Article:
It's hard for Japanese to miss the mobile phone’s hole that is convenient for attaching it.
A netsuke collector, Shingo Ymaguchi (山口真吾) takes a same view with me that dolls and figures of phone charms have originated as netsuke in the Edo period. Indeed, a phone charm is often called “a netsuke strap.” Some people use traditional netsuke as phone charms.
Look at the wonderful antique netsuke collection.
They are only 2 - 4 centimeters tall.
In the Edo period, men used the pouch with netsuke. Some of them look too lovely for men, but it was a sense of fun with style.
Some people who don’t know our culture might find it intriguing that men and women of all ages use phone charms and say, ‘How strange!’ The others might make a wrong assumption that the charms show Japanese juvenility.
Kinakinw gets fed up with the simple Japanese who follow the irrelevant accusation blindly.
The bamboo branches decorated with streamers and strips of paper are “Tanabata festival (七夕, Star Festival)” decoration in my office. It’s a little unglamorous.
July 7th of the lunar calendar is the day of Tanabata. In general, we celebrate the season festival based on the new calendar, while it’s held on August 7th after the rainy season in many cities in the northern area of Japan.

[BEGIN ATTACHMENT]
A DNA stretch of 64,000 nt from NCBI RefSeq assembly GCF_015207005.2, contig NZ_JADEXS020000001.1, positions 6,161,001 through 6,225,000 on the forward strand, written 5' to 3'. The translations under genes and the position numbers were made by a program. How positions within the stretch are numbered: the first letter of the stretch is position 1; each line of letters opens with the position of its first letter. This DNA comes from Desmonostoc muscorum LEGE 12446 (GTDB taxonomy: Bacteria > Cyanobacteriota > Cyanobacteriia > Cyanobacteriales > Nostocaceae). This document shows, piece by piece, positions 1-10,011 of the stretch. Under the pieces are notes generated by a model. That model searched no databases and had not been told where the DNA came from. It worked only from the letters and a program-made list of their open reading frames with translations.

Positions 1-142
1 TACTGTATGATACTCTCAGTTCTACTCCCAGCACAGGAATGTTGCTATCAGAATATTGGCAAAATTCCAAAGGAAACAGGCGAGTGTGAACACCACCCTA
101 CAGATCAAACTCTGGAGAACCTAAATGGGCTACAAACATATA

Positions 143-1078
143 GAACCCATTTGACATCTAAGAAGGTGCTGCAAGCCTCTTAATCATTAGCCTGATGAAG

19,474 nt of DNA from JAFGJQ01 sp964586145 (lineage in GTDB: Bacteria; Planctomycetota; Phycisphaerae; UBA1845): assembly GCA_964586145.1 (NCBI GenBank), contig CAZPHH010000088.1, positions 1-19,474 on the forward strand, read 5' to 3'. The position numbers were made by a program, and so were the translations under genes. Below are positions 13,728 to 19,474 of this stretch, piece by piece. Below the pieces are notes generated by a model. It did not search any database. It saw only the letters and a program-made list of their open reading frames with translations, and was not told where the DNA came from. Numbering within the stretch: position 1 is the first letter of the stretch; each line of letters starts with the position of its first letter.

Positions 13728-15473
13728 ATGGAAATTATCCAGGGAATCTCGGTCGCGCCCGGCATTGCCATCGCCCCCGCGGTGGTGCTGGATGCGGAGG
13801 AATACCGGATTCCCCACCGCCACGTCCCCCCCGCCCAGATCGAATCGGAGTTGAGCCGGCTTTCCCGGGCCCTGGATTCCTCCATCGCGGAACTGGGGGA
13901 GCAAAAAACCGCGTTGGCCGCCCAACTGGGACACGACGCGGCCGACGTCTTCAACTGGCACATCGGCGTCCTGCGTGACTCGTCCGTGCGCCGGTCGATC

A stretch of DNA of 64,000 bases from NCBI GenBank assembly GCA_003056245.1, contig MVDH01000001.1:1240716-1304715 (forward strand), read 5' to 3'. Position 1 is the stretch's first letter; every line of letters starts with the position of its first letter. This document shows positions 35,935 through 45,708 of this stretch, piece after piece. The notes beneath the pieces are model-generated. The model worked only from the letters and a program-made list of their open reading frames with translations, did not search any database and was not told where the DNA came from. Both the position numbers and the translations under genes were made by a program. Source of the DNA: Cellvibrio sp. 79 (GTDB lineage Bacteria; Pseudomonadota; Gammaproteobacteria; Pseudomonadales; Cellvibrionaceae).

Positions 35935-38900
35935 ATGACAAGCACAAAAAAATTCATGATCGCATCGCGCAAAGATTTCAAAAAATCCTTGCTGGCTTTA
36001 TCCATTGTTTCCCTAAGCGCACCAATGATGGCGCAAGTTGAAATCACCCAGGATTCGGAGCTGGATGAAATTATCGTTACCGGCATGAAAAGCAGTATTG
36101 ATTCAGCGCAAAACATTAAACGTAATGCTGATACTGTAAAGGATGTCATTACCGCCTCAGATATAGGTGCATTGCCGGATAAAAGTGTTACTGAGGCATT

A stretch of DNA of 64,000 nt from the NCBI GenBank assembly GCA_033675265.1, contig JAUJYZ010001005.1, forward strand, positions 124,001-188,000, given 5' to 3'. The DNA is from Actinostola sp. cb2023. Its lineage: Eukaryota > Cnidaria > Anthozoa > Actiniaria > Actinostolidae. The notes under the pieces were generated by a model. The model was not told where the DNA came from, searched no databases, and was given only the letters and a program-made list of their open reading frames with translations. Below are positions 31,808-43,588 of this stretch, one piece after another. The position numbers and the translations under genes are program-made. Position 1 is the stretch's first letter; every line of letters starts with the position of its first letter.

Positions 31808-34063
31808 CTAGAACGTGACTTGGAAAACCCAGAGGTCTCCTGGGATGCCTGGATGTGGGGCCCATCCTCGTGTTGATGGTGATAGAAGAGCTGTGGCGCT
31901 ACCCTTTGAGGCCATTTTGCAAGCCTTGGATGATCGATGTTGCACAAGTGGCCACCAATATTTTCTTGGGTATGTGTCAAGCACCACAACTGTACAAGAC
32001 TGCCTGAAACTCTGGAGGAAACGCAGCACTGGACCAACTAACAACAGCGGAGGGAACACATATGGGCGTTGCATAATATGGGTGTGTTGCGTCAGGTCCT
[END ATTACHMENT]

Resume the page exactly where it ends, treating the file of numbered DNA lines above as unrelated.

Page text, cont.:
The origin of the festival is considered old-time Chinese tradition in which women prayed that they would improve handicraft skills. The tradition was based on the legend, like Greek mythology.
‘There was a girl (Vega, Lyra) who was good at weaving. After she married a cowherd (Altair, Aquila), she neglected her weaving, so the god put the Milky Way between them. The only chance they have to see each other is on the night of July 7th’.
The tradition was introduced into Japan in the 8th century and was incorporated into Obon (お盆), Japanese Buddhist festival to recognize ancestral spirits. It became popular among ordinary people in the Edo Period (1603-1868).
On the day, people write their wishes on strips of paper and hang them from bamboo branches. When I was a child, I loved to decorate bamboo branches, but I forgot what I wished.
Yesterday, I read the strips young staffs wrote.
I introduce their nonsense wishes.
‘I want a muscular body.'
Ok. Get in shape by yourself. Kinakinw
‘I want to live in a room decorated with good taste.’
I see. Go to IKEA. Kinakinw
‘I want to be taller.’
Sorry. It’s too late. Kinakinw
Hiroshige (1797-1858), a famous ukiyoe artist, depicted the festival.
Tanabata festival in Sendai City 2009 / sendaiblog
Many shopping streets adopt the festival as an effective event for drawing spectators.
Different people have different customs.
A Higasa (日傘, a parasol) is one of typical examples.